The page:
Publication Date: 1992
Tales of Ghosts: First Nations art in British Columbia, 1922-61 by Ronald W. HawkerThe years between 1922 and 1961, often referred to as the "Dark Ages of Northwest Coast art," have largely been ignored by art historians, and dismissed as a period of artistic decline. Tales of Ghosts compellingly reclaims this era, arguing that it was instead a critical period during which the art played an important role in public discourses on the status of First Nations people in Canadian society. Those with an interest in First Nations and Canadian history and art history, anthropology, museology, and post-colonial studies will be delighted by the publication of this major contribution to their fields.
Publication Date: 2002
Native North American Art by Janet Catherine Berlo; Ruth B. PhillipsThis lively introductory survey of indigenous North American arts from ancient times to the present explores both the shared themes and imagery found across the continent and the distinctive traditions of each region. Focusing on the richness of artwork created in the US and Canada, Native North American Art, Second Edition, discusses 3,000 years of architecture, wood and rock carvings, basketry, dance masks, clothing and more. The expanded text discusses twentieth- and twenty-first-century arts in all media including works by James Luna, Kent Monkman, Nadia Myre, Jaune Quick-to-See Smith, Will Wilson, and many more. Authors Berlo and Phillips incorporate new research and scholarship, examining such issues as art and ethics, gender, representation, and the colonial encounter. By bringing into one conversation the seemingly separate realms of the sacred and the secular, the political and the domestic, and the ceremonial and the commercial, Native North American Art shows how visual arts not only maintain the integrity of spiritual and social systems within Native North American societies, but have long been part of a cross-cultural experience as well.
Publication Date: 2014
Art for a New Understanding by Mindy N. Besaw; Candice Hopkins; Manuela Well-Off-ManArt for a New Understanding, an exhibition from Crystal Bridges Museum of American Art that opened in October 2018, seeks to radically expand and reposition the narrative of American art since 1950 by charting a history of the development of contemporary Indigenous art from the United States and Canada, beginning when artists moved from more regionally-based conversations and practices to national and international contemporary art contexts. This fully illustrated volume includes essays by art historians and historians and reflections by the artists included in the collection. Also included are key contemporary writings--from the 1950s onward--by artists, scholars, and critics, investigating the themes of transculturalism and pan-Indian identity, traditional practices conducted in radically new ways, displacement, forced migration, shadow histories, the role of personal mythologies as a means to reimagine the future, and much more. As both a survey of the development of Indigenous art from the 1950s to the present and a consideration of Native artists within contemporary art more broadly, Art for a New Understanding expands the definition of American art and sets the tone for future considerations of the subject. It is an essential publication for any institution or individual with an interest in contemporary Native American art, and an invaluable resource in ongoing scholarly considerations of the American contemporary art landscape at large.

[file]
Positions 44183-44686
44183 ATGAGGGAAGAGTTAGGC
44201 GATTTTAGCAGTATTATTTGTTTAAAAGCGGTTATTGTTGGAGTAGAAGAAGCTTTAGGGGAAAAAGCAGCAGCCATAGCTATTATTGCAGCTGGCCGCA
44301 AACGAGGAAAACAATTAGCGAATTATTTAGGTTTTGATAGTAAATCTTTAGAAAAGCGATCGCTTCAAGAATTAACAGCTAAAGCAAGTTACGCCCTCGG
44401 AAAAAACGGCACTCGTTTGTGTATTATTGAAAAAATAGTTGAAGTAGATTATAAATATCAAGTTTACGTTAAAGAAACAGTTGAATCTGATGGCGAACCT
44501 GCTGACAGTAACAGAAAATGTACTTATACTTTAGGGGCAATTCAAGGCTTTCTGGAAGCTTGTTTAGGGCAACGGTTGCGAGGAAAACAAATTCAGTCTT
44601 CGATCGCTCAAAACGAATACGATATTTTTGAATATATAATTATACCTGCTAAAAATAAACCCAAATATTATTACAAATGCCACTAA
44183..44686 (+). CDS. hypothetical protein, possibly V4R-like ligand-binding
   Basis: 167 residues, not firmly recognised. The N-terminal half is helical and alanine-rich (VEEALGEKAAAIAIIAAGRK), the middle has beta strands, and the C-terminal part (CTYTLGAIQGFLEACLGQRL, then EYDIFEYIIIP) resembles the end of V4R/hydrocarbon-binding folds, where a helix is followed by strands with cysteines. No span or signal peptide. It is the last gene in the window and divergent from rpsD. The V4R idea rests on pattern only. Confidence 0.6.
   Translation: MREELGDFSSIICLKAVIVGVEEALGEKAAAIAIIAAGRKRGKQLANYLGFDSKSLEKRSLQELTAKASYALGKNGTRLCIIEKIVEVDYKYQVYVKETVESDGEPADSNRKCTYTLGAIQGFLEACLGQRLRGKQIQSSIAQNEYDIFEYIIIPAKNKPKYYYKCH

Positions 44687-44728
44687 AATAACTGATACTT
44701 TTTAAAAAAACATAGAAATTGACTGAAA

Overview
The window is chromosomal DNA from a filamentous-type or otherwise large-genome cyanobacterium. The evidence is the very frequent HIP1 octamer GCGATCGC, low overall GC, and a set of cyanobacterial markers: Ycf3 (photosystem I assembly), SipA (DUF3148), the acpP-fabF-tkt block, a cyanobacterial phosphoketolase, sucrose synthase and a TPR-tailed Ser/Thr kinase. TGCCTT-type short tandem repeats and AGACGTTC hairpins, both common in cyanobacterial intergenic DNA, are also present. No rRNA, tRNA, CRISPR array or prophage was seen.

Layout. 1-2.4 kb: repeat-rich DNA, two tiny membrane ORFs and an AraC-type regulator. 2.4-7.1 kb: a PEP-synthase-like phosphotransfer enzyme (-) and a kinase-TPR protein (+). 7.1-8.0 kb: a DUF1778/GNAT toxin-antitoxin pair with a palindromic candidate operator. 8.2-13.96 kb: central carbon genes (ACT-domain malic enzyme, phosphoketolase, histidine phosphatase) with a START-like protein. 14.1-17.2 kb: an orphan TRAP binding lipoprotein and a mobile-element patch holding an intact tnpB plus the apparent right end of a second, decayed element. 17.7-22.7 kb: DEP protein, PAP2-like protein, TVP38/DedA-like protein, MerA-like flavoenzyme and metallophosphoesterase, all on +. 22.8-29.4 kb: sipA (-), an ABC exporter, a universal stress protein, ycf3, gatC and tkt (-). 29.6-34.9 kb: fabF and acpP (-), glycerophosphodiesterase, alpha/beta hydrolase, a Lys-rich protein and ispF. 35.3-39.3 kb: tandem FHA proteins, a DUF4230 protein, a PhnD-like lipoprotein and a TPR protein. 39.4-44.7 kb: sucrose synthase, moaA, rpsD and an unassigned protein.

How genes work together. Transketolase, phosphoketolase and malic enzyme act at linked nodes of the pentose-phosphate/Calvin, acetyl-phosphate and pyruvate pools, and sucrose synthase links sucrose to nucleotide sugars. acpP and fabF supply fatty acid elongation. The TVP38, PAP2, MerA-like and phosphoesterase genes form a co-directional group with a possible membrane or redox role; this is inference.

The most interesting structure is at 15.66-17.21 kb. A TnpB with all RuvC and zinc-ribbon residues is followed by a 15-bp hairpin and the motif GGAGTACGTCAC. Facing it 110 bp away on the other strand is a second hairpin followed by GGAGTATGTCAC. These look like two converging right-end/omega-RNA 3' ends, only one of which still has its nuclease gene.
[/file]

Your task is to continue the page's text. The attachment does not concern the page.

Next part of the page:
Publication Date: 2018
Hearts of our people : Native women artists by Ahlberg Yohe, Jill, author, curator.; Greeves, Teri, author, acurator.; Silver, Laura (Editor), editor"Women have long been the creative force behind Native American art, yet their individual contributions have been largely unrecognized, instead treated as anonymous representations of entire cultures. 'Hearts of Our People: Native Women Artists' explores the artistic achievements of Native women and establishes their rightful place in the art world. This lavishly illustrated book, a companion to the landmark exhibition, includes works of art from antiquity to the present, made in a variety of media from textiles and beadwork to video and digital arts. It showcases more than 115 artists from the United States and Canada, spanning over one thousand years, to reveal the ingenuity and innovation fthat have always been foundational to the art of Native women."--Page 4 of cover.
Publication Date: 2019